by Michael Dahl
Lisa K. Weber, illustrator
Capstone Young Readers
Back Cover: After fifty years, the master magician Abracadabra has returned. But so has his greatest rival—the Great and Powerful Theopolis. In this second book in Michael Dahl’s masterful, mystery series, nothing is what it seems . . . and magic waits through every doorway.
Opening: “On Friday at three o’clock, Tyler Yu and Charlie Hitchcock stood together just inside the back doors of Blackstone Middle School. Each of them clutched a packet of bright yellow paper.”
Abracadabra Hotel, once the scene for magic shows of every kind by magicians of every type, is not as busy as it once was. Just ask the elevator operator Mr. Brack. He has worked at the hotel since the day it opened. Brack has seen the place crowded and now sees it sparsely occupied. In book 1, which I have not read, Tyler Yu and Charlie Hitchcock uncovered a couple of secrets. In book 2, there will be more, bigger secrets. Maybe the biggest of them all. Mr. Abracadabra, who owns the hotel, will be returning after hiding away for fifty years. No one has seen him in all those years—or so everyone believes, but with a magician, one never knows.
Charlie & Tyler
The Great and Powerful Theopolis, self-proclaimed world’s best magician, is the antagonistic antagonist. He is the Saturday morning cartoon villain, always acting as if he is the King’s king, but is really just a jerk with an attitude. He has a way of scaring people, more like a bully than a world-class magician. It is hard to like him. Theopolis is at the hotel—staying on the never occupied thirteenth floor—with the intention of taking over the hotel. When magician Abracadabra returns, Theopolis pushes him into a bet. If Abracadabra, aided by Charlie and Tyler, cannot figure out how Theopolis does an elaborate and impossible magic act, Theopolis wins Abracadabra Hotel. Feeling in a corner, Abracadabra accepts the bet. They have about 24 hours to figure out how Theopolis does the trick.
I like Hocus Pocus Hotel because of the daring way the author exposes the tricks played on Charlie and Tyler. Charlie, the smart and grounded “detective,” is the one who explains these and others. Tyler is smarter than he thinks, provides the muscle, and is rather gullible. Between the two, the boys have a dynamic secret-solving team. As the story moves along, the magic gets more complicated, as do the diagrams used to explain the trick. It’s fun knowing how these tricks are done. I doubt I could recreate the tricks, but it might be fun to take these diagrams and try.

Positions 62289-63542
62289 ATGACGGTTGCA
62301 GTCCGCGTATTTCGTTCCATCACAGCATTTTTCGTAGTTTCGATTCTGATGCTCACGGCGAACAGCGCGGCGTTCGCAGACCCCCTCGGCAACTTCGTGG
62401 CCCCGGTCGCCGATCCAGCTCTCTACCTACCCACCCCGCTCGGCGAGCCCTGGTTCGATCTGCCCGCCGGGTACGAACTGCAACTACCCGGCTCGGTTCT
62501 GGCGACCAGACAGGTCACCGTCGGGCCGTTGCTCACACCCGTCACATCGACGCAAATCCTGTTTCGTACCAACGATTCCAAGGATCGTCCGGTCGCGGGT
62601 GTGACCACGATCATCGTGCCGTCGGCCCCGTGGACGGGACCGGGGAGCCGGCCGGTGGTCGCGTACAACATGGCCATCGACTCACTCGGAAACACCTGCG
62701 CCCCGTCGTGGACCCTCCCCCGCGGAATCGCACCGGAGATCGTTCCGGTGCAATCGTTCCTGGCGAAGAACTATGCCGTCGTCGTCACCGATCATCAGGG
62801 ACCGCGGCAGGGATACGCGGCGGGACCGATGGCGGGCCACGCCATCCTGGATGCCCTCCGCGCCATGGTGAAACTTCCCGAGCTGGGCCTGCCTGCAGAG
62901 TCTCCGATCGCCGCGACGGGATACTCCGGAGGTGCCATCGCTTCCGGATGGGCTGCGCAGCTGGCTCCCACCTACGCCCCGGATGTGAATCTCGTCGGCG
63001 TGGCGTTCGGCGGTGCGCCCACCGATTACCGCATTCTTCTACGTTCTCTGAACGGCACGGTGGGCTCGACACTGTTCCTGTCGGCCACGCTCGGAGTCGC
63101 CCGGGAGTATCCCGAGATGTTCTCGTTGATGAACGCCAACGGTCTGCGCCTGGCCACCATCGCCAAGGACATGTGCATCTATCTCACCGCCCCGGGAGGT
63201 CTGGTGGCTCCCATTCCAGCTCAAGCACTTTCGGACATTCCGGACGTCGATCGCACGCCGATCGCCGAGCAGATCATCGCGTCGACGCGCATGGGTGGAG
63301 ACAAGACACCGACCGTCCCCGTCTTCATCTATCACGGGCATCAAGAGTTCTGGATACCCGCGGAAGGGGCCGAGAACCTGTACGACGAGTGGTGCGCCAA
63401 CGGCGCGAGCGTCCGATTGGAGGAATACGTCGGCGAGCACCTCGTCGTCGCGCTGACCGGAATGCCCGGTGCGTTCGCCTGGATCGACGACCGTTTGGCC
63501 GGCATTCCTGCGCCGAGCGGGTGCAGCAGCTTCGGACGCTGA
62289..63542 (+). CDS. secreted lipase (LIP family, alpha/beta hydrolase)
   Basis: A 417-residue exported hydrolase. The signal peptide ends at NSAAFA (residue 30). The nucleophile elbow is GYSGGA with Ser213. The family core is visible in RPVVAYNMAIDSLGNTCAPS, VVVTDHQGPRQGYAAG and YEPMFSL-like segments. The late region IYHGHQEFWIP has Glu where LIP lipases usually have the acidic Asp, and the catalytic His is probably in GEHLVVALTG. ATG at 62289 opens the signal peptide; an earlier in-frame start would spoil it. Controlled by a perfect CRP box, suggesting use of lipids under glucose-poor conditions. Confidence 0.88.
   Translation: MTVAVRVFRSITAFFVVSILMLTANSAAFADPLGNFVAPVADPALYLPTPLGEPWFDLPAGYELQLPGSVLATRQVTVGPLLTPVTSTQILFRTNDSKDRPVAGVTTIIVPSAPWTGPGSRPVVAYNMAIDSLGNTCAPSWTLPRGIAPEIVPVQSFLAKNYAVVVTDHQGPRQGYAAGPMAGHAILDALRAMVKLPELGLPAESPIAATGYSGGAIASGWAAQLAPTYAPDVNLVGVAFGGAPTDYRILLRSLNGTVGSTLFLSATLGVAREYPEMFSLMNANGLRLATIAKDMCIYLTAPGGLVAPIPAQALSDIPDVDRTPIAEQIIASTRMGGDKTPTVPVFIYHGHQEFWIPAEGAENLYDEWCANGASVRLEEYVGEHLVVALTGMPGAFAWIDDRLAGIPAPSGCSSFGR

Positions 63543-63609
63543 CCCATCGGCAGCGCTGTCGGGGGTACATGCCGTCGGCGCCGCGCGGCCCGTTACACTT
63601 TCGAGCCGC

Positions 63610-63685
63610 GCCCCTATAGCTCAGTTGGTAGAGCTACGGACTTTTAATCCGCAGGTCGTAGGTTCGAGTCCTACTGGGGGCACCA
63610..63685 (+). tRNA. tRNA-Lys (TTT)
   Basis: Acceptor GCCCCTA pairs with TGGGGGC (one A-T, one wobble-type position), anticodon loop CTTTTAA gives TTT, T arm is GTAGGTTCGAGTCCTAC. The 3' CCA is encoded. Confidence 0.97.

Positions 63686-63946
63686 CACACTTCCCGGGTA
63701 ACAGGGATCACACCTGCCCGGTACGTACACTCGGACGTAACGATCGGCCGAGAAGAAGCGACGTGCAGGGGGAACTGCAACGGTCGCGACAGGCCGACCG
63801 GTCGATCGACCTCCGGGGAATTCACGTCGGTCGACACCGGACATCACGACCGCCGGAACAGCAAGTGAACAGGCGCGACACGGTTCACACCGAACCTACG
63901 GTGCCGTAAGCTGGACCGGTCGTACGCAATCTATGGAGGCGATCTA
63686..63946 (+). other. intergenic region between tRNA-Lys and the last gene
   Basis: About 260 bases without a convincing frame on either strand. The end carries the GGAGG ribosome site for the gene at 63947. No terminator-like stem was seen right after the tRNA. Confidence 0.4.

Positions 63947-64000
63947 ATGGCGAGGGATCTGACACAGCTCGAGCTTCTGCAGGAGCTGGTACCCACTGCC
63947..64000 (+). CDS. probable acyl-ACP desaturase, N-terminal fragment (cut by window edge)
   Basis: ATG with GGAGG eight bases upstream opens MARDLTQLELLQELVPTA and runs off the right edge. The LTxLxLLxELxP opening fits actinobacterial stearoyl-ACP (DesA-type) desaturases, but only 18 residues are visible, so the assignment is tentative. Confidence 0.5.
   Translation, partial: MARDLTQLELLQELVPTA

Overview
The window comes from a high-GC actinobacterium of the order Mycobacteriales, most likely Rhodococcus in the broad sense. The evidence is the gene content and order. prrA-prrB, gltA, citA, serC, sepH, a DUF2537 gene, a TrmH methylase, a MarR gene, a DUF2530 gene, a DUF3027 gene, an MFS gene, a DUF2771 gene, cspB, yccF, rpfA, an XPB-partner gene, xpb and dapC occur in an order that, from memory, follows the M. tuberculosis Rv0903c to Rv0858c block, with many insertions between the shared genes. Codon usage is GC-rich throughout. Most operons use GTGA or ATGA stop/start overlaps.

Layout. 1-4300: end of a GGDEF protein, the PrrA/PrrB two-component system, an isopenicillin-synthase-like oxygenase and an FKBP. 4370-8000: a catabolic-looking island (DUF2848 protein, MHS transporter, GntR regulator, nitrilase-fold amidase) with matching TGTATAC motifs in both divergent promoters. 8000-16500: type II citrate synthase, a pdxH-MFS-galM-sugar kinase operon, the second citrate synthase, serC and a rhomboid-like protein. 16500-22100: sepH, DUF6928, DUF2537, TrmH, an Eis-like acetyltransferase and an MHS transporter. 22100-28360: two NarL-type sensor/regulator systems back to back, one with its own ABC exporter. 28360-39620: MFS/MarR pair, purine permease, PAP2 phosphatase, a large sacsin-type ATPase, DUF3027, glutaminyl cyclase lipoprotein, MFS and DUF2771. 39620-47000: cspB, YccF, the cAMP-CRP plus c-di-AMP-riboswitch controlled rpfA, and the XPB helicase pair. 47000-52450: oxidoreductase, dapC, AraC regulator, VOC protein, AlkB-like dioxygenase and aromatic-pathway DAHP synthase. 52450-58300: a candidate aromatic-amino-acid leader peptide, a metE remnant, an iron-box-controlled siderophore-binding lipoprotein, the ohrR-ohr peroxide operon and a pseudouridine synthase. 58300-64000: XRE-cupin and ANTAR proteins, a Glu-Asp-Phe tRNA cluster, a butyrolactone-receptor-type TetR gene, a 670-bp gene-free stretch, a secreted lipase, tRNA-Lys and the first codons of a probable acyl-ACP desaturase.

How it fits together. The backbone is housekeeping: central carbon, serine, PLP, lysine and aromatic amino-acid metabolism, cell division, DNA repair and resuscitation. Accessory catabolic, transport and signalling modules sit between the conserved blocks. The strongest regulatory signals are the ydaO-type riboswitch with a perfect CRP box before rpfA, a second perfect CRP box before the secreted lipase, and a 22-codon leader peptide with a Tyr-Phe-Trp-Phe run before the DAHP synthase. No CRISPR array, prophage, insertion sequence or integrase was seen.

The Great & Powerful Theopolis
Hocus Pocus Hotel will entertain both boys and girls. The action never stops. I like that Tyler has doubts about Charlie’s loyalties. This is typical thinking for a bully to worry about those around him. Then again, Charlie has figured out two important secrets without sharing them with Tyler (at Mr. Brack’s request).There is no “dark magic” in the story, nor any violence. The “win-the-hotel” trick Theopolis pulls on Mr. Abracadabra is complicated, has a lot of showmanship, but is nothing more than smoke and mirrors.
I enjoyed reading the story, which went by quickly. Hocus Pocus is readable out of order and the book at hand will make sense, but I recommend reading them in order. I would have liked to read about the boys becoming friends. Tyler bullied Charlie at school in book 1. Knowing how the boys got past this is not essential to enjoy book 2, it just would have been nice to know.
Hocus Pocus Hotel is a magical series. The writing is good, the illustrations are fun, and the story pulls you in and keeps you guessing. If you like magic you will love Hocus Pocus Hotel. If you are not a fan of magic, as I am not, Hocus Pocus Hotel will still thrill you. The story is about friendship, loyalty, honor, and trust. Diagrams demystify each magic trick in the story. With keen observation, the reader can figure out what is happening and solve the secrets alongside the Charlie and Ty, if not faster. I wasn’t so fast. The final page wraps up the story nicely, while also making me yearn for book #3, which I hope is available soon. Until then, you can find me in Abracadabra Hotel, reading Hocus Pocus Hotel, #1.
Released August 1, 2013
Age 8 to 12
HOCUS POCUS HOTEL #2: THE RETURN OF ABRACADABRA. Text copyright © 2013 by Michael Dahl. Illustrations copyright © 2013 by Lisa K. Weber. Reproduced by permission of the publisher, Capstone Young Readers, North Mankato, MN
Also by Michael Dahl: Goodnight Baseball (Sports Illustrated Kids)